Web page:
- Highland Collie
- Mountain Collie
- Hairy Mou’ed Collie
- Argle Bargle
Nicknames – Beardie
Country of Origin – Scotland
Weight – 18–27 kg (40–60 lb)
- Male – 53–56 cm (21–22 in)
- Female – 51–56 cm (20–22 in)
Coat – Long double coat with furnishings
- Fawn with White or Tan markings
Litter Size – 4 to 12
Life Span – 12 to 14 years
With an aura of strength and agility, the Bearded Collie was bred for centuries as a companion and servant of man. “Collie” is the generic Scottish word for dogs that herd sheep, and the Beardie’s long, lean body and agile movement make him well-suited to that task. The breed still herds today, but they are also popular in the conformation, obedience and agility rings. Their medium-length coat is flat, harsh and shaggy. Beardies are born black, blue, brown or fawn, with or without white markings.
With maturity, the coat color may lighten. One of Britain’s’ oldest breeds, Beardies (as they are often called) are believed to have originated with the Komondor in Central Europe, but were used to herd animals in Scotland for so long they became known as the Highland Collie. Later the name was changed to Bearded Collie, since they have long facial hair unlike other collies.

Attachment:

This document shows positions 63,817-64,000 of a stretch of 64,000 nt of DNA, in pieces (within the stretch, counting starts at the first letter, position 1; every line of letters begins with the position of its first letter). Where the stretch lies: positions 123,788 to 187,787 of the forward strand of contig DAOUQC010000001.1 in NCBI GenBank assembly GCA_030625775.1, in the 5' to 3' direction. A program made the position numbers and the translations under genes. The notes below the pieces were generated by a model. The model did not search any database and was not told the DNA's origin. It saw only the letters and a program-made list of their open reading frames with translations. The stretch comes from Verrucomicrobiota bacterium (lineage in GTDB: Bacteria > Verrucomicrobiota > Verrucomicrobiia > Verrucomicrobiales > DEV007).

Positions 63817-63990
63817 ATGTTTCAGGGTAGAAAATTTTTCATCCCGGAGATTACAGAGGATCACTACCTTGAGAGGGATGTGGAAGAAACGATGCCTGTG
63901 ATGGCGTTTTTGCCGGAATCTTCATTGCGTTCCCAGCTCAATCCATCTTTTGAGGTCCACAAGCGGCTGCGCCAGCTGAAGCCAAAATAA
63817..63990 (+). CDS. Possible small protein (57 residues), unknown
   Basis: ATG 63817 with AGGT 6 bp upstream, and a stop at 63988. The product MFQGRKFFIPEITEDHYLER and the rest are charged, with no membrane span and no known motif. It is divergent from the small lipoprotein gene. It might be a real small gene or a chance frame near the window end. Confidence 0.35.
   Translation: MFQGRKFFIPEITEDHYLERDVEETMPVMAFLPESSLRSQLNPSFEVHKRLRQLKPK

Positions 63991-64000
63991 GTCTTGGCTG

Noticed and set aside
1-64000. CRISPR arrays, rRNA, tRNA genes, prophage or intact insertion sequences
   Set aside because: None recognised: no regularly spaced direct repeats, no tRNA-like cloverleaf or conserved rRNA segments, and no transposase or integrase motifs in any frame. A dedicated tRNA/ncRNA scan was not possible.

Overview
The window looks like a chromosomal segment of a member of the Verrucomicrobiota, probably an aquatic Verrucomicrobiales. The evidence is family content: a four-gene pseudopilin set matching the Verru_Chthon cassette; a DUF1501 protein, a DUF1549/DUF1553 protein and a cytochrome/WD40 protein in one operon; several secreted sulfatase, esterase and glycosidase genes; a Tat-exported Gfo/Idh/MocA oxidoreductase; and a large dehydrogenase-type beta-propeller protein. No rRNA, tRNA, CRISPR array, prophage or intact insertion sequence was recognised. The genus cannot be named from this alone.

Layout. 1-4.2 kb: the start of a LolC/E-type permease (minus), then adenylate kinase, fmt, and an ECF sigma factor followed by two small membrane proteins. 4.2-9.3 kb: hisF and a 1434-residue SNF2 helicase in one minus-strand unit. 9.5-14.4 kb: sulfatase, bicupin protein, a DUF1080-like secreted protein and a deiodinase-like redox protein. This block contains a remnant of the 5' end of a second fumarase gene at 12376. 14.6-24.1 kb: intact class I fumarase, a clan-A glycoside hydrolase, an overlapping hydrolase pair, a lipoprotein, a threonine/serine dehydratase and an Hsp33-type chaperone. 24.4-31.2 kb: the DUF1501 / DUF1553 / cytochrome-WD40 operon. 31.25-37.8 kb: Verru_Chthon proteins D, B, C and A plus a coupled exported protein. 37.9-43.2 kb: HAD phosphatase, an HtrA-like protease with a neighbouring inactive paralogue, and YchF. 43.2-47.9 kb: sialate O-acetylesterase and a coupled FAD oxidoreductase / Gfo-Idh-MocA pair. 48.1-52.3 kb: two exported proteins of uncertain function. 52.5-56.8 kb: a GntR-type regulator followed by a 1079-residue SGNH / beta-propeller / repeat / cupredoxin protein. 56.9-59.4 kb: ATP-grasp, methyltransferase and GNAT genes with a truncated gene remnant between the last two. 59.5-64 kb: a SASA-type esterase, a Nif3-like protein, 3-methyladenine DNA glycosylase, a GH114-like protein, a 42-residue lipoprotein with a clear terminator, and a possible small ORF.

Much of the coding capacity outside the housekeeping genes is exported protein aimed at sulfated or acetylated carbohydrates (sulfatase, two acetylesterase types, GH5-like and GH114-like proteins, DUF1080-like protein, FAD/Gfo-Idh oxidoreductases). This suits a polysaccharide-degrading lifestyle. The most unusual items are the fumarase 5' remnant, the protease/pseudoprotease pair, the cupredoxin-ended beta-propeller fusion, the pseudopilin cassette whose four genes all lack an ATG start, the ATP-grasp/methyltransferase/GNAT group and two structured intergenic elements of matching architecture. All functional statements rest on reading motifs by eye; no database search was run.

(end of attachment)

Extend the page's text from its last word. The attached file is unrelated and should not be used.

Right Breed for You?
Active, outgoing and affectionate, the Beardie makes a wonderful family pet. Like most long-haired breeds, Bearded Collies require a commitment to grooming. They need a few minutes of brushing or combing everyday. This breed also needs exercise, but will make a wonderful addition to many homes. If you are considering purchasing a Bearded Collie puppy, learn more here.
- Herding Group; AKC recognized in 1976.
- Ranging in size from 20 to 22 inches tall at the shoulder.
- Herding dog; drover.
The Bearded Collie, or Beardie, is a herding breed of dog once used primarily by Scottish shepherds, but now mostly a popular family companion. Bearded Collies have an average weight of 40–60 pounds (18–27 kg). Males are around 21–22 inches (53–56 cm) tall at the withers while females are around 20–21 inches (51–53 cm) tall.
The Bearded Collie’s history is a mix of fact and legend. Kazimierz Grabski, a Polish merchant, reportedly traded a shipment of grain for sheep in Scotland in 1514 and brought six Polish Lowland Sheepdogs to move them. A Scottish shepherd was so impressed with the herding ability of the dogs that he traded several sheep for several dogs. The Polish sheepdogs were bred with local Scottish dogs to produce the Bearded Collie. It is generally agreed that Mrs. G. Olive Willison founded the modern Bearded Collie in 1944 with her brown bitch, Jeannie of Bothkennar. Jeannie was supposedly a Shetland Sheepdog, but Mrs. Willison received a Bearded Collie by accident.